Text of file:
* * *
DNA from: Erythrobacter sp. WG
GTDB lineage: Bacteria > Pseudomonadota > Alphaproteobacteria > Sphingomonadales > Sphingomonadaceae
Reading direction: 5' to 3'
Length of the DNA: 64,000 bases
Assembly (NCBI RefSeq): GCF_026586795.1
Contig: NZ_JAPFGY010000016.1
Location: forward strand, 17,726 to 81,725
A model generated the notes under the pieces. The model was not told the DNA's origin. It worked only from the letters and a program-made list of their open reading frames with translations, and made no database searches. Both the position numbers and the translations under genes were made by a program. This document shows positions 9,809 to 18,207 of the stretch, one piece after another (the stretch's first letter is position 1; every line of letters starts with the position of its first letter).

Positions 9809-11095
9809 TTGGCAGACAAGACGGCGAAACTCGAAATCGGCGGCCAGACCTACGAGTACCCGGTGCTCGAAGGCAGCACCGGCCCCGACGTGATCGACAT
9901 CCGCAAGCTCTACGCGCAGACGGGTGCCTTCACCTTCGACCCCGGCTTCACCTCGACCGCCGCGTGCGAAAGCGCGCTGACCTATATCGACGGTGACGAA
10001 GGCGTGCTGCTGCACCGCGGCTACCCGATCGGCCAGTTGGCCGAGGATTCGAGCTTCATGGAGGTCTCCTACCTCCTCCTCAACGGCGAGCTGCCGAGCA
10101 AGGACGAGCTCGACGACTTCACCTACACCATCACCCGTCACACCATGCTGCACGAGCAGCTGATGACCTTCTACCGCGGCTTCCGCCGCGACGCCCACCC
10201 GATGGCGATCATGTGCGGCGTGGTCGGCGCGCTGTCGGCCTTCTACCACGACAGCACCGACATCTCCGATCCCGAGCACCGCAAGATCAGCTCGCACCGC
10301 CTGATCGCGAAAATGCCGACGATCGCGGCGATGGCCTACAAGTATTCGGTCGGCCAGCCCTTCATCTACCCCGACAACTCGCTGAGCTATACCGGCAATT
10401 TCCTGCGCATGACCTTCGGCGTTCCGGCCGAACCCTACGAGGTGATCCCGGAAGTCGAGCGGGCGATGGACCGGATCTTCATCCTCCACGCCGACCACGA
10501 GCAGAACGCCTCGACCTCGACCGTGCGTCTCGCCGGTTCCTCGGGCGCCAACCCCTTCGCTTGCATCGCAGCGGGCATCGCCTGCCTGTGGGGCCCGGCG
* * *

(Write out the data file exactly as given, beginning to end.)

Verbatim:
DNA from: Erythrobacter sp. WG
GTDB lineage: Bacteria > Pseudomonadota > Alphaproteobacteria > Sphingomonadales > Sphingomonadaceae
Reading direction: 5' to 3'
Length of the DNA: 64,000 bases
Assembly (NCBI RefSeq): GCF_026586795.1
Contig: NZ_JAPFGY010000016.1
Location: forward strand, 17,726 to 81,725
A model generated the notes under the pieces. The model was not told the DNA's origin. It worked only from the letters and a program-made list of their open reading frames with translations, and made no database searches. Both the position numbers and the translations under genes were made by a program. This document shows positions 9,809 to 18,207 of the stretch, one piece after another (the stretch's first letter is position 1; every line of letters starts with the position of its first letter).

Positions 9809-11095
9809 TTGGCAGACAAGACGGCGAAACTCGAAATCGGCGGCCAGACCTACGAGTACCCGGTGCTCGAAGGCAGCACCGGCCCCGACGTGATCGACAT
9901 CCGCAAGCTCTACGCGCAGACGGGTGCCTTCACCTTCGACCCCGGCTTCACCTCGACCGCCGCGTGCGAAAGCGCGCTGACCTATATCGACGGTGACGAA
10001 GGCGTGCTGCTGCACCGCGGCTACCCGATCGGCCAGTTGGCCGAGGATTCGAGCTTCATGGAGGTCTCCTACCTCCTCCTCAACGGCGAGCTGCCGAGCA
10101 AGGACGAGCTCGACGACTTCACCTACACCATCACCCGTCACACCATGCTGCACGAGCAGCTGATGACCTTCTACCGCGGCTTCCGCCGCGACGCCCACCC
10201 GATGGCGATCATGTGCGGCGTGGTCGGCGCGCTGTCGGCCTTCTACCACGACAGCACCGACATCTCCGATCCCGAGCACCGCAAGATCAGCTCGCACCGC
10301 CTGATCGCGAAAATGCCGACGATCGCGGCGATGGCCTACAAGTATTCGGTCGGCCAGCCCTTCATCTACCCCGACAACTCGCTGAGCTATACCGGCAATT
10401 TCCTGCGCATGACCTTCGGCGTTCCGGCCGAACCCTACGAGGTGATCCCGGAAGTCGAGCGGGCGATGGACCGGATCTTCATCCTCCACGCCGACCACGA
10501 GCAGAACGCCTCGACCTCGACCGTGCGTCTCGCCGGTTCCTCGGGCGCCAACCCCTTCGCTTGCATCGCAGCGGGCATCGCCTGCCTGTGGGGCCCGGCG